Brain research is both shifting and validating common knowledge. This article by Jon Spayde in the United Health Care bulletin is worth posting AND READING in it’s entirety.
How to get happy in a hurry, according to neuroscience
By Jon Spayde
“. . . Time.com blogger Eric Barker lists four rapid, in-the-moment ways to feel happy – he calls them “rituals” – based on recent neuroscience, and featured in a new book by UCLA neuroscience researcher Alex Korb: “The Upward Spiral: Using Neuroscience to Reverse the Course of Depression, One Small Change at a Time.”‘
“1. Ask yourself what you’re grateful for. A warm house, a pet you love, your success at Minecraft? Whatever. Gratitude, says Korb, boosts both dopamine and serotonin, the two most powerful neurotransmitter chemicals involved in giving you a feeling of calm and well-being. “Know what Prozac does?” asks Barker. “Boosts the neurotransmitter serotonin. So does gratitude.” And don’t worry if you can’t immediately find things to be grateful for, Korb says. The mental search for gratitude alone will begin to elevate the level of those pleasure chemicals”.
“2. Label negative feelings. Simply saying to yourself “I’m sad” or “I’m anxious” seems like a pretty paltry happiness strategy. But here’s what Korb writes: “…in one fMRI study, appropriately titled ‘Putting Feelings into Words,’ participants viewed pictures of people with emotional facial expressions. Predictably, each participant’s amygdala [the brain’s fight-or-flight alarm bell] activated to the emotions in the picture. But when they were asked to name the emotion, the ventrolateral prefrontal cortex activated and reduced the emotional amygdala reactivity. In other words, consciously recognizing the emotions reduced their impact.”‘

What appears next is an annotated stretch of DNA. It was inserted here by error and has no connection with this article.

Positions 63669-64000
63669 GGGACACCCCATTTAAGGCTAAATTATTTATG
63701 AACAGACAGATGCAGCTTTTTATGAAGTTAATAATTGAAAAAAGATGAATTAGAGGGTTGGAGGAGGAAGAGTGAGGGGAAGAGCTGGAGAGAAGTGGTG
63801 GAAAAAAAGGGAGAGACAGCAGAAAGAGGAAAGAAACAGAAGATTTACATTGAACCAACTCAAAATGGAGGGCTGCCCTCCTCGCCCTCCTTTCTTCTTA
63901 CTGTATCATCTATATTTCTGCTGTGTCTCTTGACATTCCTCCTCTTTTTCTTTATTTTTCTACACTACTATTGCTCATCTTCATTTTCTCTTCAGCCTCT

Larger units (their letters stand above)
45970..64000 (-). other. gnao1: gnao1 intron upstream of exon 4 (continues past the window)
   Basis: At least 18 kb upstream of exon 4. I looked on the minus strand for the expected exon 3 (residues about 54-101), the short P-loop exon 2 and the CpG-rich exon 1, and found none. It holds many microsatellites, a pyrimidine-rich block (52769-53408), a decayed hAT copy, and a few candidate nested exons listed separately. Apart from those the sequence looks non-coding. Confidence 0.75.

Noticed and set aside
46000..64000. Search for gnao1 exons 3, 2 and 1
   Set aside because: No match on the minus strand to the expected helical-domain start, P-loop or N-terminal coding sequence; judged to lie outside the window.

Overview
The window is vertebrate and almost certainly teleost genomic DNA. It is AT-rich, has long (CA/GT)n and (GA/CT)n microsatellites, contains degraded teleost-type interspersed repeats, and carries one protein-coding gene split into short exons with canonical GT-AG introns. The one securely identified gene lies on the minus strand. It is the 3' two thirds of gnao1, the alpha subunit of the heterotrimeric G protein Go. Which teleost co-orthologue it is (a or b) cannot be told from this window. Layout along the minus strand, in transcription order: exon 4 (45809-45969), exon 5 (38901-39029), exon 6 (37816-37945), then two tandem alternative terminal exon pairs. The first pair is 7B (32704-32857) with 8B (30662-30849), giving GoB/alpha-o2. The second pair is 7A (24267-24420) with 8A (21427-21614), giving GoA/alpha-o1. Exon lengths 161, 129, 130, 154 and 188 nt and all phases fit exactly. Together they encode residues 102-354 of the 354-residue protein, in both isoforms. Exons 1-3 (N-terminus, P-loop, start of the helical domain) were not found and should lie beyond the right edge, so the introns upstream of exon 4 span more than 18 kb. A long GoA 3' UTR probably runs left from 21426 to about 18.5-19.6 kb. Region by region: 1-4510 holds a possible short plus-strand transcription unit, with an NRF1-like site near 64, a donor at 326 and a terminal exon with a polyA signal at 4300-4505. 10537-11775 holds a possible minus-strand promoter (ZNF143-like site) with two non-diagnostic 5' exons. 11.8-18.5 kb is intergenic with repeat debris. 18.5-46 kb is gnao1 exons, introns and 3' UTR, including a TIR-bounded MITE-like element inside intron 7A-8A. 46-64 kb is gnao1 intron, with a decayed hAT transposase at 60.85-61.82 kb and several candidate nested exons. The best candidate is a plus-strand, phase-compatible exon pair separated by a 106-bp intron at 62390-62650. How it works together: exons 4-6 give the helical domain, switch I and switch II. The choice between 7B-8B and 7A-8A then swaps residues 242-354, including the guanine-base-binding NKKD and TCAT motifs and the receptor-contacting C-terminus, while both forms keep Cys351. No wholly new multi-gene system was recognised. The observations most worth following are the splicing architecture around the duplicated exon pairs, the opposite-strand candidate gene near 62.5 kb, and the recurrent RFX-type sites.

“3. Make a decision. Just deciding to do something can reduce worry and anxiety right away. Korb: “Making decisions includes creating intentions and setting goals – all three are part of the same neural circuitry and engage the prefrontal cortex in a positive way, reducing worry and anxiety. Making decisions also helps overcome striatum activity, which usually pulls you toward negative impulses and routines. Finally, making decisions changes your perception of the world – finding solutions to your problems and calming the limbic system.”‘
“But what about making the “right” decision? Isn’t that stressful? Korb counsels letting go of perfectionism. The “good enough” decision is…well, good enough to make our brains go into at-ease mode. “We don’t just choose the things we like,” says Korb. “We also like the things we choose.”‘
“4. Touch people (appropriately). “One of the primary ways to release oxytocin [the pleasure-inducing ‘cuddle chemical’] is through touching,” Korb writes. “Obviously, it’s not always appropriate to touch most people, but small touches like handshakes and pats on the back are usually okay. For people you’re close with, make more of an effort to touch more often.”‘
“A hug is particularly effective, he says, mobilizing oxytocin against that alarm-bell amygdala. And if you don’t have anybody to hug, go get a massage: “The results are fairly clear that massage boosts your serotonin by as much as 30 percent. Massage also decreases stress hormones and raises dopamine levels.”‘
by Judith Westerfield